Get Your Dog Care Questions Answered by Experts
The four most common causes of increases in alkaline phosphatase, in the absence of rises in other liver enzymes or evidence of liver disease are 1) young dogs (growing dogs) have higher alkaline phosphatase levels 2) hyperadrenocorticism (Cushing's disease) 3) hepatic nodular hyperplasia ( a benign condition) and 4) drug interactions. The drugs that are most commonly associated with rises in alkaline phosphatase levels are corticosteroids, phenobarbital and primodone, but other medications can have this effect.
If there are no other liver enzyme abnormalities then in your age dog the general possibilities are cushings disease which you can read about here
This can be due to a liver nodular hyperplasia which is a benign condition impacting the liver. That can be checked with an ultrasound or if need be a biopsy.
Drug reactions can cause this too. Common drugs that can cause this include steroid, phenobarbitol, and primodone but other medications can trigger this too.
Hope this helps you!
There are no clinical signs of Cushing's (water intake, frequent urination, hair loss) and this dog has had high akph readings often throughout his life and has never had clinical signs of Cushing's. He has had ultrasounds several times too and no liver abnormalities, yet we have him on Sam-e/Denamarin for liver support during chemo. He is not receiving preg since early July and none of the other drugs you mentioned. We are giving him 1 gram of Sucralfate twice a day, an hour before meals along with 10mg of Pepcid AC and 100mg of Tramadol with his meals.
His AKPh reading was 1,000 last week and 1,400 this week. He is in remission from the Lymphoma (diagnosed in late June) and his appetite is less, but still good (he used to be a dog that would eat dirt, grass, trash or anything he could his mouth around.
Is there something missing from his diet we could add? Could the antibiotics (Baytril, Ampocillan) be having an effect, or are they helping?
Is there some food or holistic approach we can try? Would vitamin B-12 or C or fish oil or SeaCure, or . . . . help?
If we fed him filet mignon, yams, spinach, carrots, squash, salmon, lamb, brown rice, oats, polenta, sushi, turkey necks etc help?
We still have a couple bags of the subQ left, but he is drinking water now . . . should we buy electrolytes for his water? We really want to DO something to help support his immune system. Have you heard about a doctor in Florida that analyzes blood samples and prepares immune support injections that seem to be working to support the immune system?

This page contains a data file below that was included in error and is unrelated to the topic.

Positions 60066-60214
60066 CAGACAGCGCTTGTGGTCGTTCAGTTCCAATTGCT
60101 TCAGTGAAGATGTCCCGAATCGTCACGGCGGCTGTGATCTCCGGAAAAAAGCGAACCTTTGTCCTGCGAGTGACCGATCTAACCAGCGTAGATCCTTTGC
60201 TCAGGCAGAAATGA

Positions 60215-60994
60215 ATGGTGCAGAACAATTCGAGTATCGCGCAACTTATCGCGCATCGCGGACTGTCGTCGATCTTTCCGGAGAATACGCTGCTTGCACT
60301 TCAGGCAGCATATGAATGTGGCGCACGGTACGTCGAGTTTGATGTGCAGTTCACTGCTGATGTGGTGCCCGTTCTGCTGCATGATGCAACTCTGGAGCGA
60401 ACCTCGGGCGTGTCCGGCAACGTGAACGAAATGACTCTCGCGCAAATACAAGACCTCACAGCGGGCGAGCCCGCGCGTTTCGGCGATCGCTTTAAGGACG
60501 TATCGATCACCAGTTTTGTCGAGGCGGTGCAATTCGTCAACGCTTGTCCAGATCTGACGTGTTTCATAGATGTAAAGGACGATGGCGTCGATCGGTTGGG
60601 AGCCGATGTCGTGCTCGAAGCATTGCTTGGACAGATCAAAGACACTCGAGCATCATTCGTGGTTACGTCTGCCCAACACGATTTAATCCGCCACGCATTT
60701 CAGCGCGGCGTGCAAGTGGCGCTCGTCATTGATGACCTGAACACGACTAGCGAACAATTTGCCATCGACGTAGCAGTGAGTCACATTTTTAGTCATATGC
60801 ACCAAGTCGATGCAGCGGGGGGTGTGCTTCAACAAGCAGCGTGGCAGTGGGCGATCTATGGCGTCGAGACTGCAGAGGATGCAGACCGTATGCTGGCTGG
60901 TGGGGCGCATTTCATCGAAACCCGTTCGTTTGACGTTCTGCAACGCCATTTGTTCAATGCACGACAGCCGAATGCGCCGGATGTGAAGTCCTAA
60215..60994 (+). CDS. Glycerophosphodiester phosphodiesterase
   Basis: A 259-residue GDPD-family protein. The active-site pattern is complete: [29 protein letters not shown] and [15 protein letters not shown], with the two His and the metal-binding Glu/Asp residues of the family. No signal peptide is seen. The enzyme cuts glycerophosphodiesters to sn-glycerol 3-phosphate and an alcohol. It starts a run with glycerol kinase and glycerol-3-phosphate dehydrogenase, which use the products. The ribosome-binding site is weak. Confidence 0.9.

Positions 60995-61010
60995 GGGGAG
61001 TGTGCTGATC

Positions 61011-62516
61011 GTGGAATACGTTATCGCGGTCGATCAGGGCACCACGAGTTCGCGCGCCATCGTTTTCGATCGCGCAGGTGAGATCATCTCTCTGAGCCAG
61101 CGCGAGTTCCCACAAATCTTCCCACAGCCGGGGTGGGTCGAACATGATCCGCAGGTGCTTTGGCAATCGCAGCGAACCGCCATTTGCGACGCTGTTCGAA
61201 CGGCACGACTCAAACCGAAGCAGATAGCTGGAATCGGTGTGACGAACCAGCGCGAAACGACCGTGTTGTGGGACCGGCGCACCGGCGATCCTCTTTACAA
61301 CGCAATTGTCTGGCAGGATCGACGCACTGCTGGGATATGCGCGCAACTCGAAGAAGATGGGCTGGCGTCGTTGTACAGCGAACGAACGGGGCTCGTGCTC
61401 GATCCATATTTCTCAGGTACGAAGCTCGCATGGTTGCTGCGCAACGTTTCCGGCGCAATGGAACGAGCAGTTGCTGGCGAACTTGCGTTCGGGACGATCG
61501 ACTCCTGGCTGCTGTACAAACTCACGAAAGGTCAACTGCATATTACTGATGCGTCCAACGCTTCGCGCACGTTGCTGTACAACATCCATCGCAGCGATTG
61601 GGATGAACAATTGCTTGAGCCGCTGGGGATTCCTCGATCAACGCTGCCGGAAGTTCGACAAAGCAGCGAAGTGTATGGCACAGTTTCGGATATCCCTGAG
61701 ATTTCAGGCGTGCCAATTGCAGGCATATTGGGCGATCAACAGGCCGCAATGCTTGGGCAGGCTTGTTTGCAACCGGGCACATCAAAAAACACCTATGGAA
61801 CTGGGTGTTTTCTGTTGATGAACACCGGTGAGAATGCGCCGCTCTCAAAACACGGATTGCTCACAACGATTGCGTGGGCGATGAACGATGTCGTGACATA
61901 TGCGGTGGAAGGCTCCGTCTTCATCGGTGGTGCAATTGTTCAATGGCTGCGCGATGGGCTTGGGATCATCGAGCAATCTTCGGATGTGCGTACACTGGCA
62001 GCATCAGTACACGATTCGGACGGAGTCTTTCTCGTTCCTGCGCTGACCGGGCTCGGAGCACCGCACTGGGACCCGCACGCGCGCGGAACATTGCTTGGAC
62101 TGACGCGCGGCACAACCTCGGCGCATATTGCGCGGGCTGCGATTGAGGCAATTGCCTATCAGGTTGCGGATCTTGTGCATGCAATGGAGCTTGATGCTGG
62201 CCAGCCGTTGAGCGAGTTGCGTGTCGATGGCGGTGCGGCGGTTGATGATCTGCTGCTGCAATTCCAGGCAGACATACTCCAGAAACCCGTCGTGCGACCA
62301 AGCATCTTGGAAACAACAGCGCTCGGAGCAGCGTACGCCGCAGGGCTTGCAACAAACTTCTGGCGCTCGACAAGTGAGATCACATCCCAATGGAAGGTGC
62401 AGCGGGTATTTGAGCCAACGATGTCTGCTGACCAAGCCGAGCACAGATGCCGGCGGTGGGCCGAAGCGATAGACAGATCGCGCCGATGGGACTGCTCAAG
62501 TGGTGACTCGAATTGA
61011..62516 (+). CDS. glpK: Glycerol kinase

What can we do?
There are dogs that have high readings with this that do fine for years.
If you want to add in holistic therapy my suggestion would be to work with a holistic vet as well as your oncologist. As holistic treatment is all about treating the individual you want an individualized program for your dog. This site may help you find a holistic vet near you to work with
as no one regulates the holistic products working with a vet trained in their use who knows the safest manufacturers and products is your best bet.
Many people I know who have worked on cancer issues with their dogs have combine traditional and holistic therapies with good success.
All we can do is answer the question you ask. I have no way of knowing you wanted different information than what you asked for.
No one can diagnose or treat your dog over the net. Your best bet for holistic care is not to try to invent something on your own or mistake advertising gimmicks for real information but to work with a holistic vet to get the info for your specific pet.
You misunderstand - it would not be legal for *anyone* to give you a treatment plan for your pet over the net. If you got someone to do that, I'd not advise trusting them to have your pet's best interests at heart. Suggestions to check with your vet sure but not a treatment plan.
And yes I want you to do the safest thing for the dog that you love.
If you don't want to pay, the site never requires that experts be compensated.
You just need to email them and ask for your deposit back.